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he told the american dream story of his self-taught mexican born grandmother. >> and i can still remember her every morning as joaquin and i walked out the front door, making the sign of the cross behind us saying may god bless you. >> still in true keynote tradition, he threw the eager democratic crowd plenty of red meat. >> when it comes to letting people love who they love and marry who they want to marry? mitt romney says -- no. >> no. >> when it comes to expanding access to good health care, mitt romney -- >> says no! >> actually. mitt romney said yes and now he says -- >> no. >> a series of other speakers also lit up the room delivering on some very specific tasks. former ohio governor ted strickland seized on romney's
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so-called vulture capitalism. >>f mitt was santa claus, he would fire the reindeer and outsource the elves. former obama chief of staff rahm emanuel refreshed collective memories about how bad things were four years ago. >> i said, mr. president, which crisis do you want to tackle first? he looked me in the eye with that look he usually reserved just for his chief of staff, rahm, we were sent here to tackle all of them not choose between them. >> newark new jersey mayor cory booker stirred the party's base. >> no matter who you are, no matter what color or creed, how you choose to pray or who you choose to love -- >> there was also a bit of a finger wagging from the governor of massachusetts saying the democrats need to get over
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themselves -- and get out and vote. that is exactly one of the main reasons why they are having bill clinton give the big speech tonight. that is definitely the most anticipated speech. and the obama campaign is certainly waiting with baited breath for the text of that speech which they don't have. >> when clinton gave his speech, they were literally making changes to the teleprompter right up until the very last minute. >> that must be relaxing for everyone involved. tweaking the speech. we're going to talk about that straight ahead. first let's get an update on other stories with zoraida sambolin. hey, z. >> >> a political victory speech turns deadly. it was interrupted by governor. she was not hurt but one person was killed and another one was critically injured as the suspect was dragged to a police cruiser, he shouted in french, the english are waking up. that's apparently a reference to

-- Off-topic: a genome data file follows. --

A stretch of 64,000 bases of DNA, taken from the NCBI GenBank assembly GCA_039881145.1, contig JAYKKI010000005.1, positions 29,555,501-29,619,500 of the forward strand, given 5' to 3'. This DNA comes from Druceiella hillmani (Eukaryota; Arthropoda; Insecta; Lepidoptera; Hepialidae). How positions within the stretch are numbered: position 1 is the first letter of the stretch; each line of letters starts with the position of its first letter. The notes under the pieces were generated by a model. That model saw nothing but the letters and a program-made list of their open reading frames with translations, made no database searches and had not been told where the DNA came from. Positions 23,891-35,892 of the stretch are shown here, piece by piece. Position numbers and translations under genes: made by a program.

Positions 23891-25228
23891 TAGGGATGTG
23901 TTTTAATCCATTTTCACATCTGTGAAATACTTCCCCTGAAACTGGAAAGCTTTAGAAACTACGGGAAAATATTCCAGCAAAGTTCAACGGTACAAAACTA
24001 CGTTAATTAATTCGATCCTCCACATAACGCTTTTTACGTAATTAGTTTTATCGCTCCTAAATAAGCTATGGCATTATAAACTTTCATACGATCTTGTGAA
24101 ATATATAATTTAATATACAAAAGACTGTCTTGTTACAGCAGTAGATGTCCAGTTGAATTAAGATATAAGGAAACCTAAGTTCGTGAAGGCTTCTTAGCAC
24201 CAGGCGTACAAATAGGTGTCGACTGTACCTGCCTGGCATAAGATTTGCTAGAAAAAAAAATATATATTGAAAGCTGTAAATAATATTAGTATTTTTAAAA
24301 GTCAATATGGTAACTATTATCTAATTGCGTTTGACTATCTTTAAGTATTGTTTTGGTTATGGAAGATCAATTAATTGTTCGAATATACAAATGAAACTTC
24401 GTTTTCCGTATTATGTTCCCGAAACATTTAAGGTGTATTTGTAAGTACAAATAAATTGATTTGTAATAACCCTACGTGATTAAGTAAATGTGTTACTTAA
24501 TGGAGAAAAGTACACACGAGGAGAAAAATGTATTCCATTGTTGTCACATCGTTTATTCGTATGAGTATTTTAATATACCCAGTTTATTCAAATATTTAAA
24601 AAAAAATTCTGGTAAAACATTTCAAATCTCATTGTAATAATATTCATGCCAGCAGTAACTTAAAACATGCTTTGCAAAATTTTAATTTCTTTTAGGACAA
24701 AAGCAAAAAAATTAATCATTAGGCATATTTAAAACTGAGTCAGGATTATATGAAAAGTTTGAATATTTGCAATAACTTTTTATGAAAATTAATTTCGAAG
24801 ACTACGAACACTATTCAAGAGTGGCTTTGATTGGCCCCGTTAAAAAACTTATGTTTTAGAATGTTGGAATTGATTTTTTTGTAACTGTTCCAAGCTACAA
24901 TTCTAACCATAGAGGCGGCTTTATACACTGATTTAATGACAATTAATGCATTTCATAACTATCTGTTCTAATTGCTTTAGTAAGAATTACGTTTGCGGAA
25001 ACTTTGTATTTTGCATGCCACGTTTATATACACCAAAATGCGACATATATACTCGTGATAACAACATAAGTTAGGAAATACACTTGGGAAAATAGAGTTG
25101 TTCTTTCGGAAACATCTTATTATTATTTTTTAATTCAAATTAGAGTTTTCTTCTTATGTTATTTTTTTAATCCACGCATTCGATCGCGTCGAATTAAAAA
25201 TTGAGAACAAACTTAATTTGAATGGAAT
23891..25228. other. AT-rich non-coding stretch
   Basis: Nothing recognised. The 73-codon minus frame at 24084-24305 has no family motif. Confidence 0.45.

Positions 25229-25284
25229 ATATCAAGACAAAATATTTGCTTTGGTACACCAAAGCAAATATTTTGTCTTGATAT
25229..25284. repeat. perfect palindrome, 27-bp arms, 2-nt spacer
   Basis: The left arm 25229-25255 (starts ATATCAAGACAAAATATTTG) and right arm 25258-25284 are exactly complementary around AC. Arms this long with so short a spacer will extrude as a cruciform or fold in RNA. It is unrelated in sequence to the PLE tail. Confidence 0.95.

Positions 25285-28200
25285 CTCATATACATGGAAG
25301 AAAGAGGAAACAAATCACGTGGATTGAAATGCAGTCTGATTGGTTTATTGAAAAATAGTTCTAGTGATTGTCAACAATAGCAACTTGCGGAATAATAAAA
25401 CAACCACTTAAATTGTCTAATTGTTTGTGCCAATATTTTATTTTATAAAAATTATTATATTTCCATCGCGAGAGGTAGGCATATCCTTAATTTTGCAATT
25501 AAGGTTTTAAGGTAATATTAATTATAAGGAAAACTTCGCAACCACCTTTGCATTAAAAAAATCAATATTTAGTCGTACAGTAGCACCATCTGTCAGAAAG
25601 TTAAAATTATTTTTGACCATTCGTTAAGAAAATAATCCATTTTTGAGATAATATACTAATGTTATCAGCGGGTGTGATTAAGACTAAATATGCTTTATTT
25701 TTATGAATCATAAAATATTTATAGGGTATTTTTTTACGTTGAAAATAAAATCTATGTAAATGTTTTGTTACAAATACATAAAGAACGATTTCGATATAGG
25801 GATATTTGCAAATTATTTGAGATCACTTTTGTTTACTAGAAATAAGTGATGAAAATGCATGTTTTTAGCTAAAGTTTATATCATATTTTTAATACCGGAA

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tensions between the french and english speaking communities there. and the fbi denying claims that the hackers group that they accessed personal information about millions of apple users from a government computer, including president obama's ipad. the group posted online when it claims are the i.d.s of more than a million i phones and ipads. they say in all, 12 million apple i.d.s were obtained from an fbi agent's laptop. florida a and m dealing with another hazing incident. the school has suspended an all female student dance team after receiving an anonymous tip from a parent about hazing in an off off campus event. a spokeswoman would say the alleged hazing included alcohol consumption and running uphills. last year you'll recall robert champion died during a post-game hazing ritual. state officials have closed
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12 miles of beaches along the louisiana coast, tar balls and oil are washing up on shore from hurricane isaac. bp insists it is too early to tell if the oil came from the deep water whorizon accident. ten parishes suffered serious flooding with more than 13,000 homes damaged. that number is expected to go up. 38,000 customers are still without power there as well. and take a look, folks, this incredible video out of lake of the ozarks, this is in missouri and hits a large wake and look what happens. this was as they were passing another boat. the impact is so intense, they all violently fall in the boat. the driver and six passengers were injured. this was friday accident. five of them had to go to the hospital with what is described as minor to moderate injuries. tough to watch there. >> the nfl regular season kicks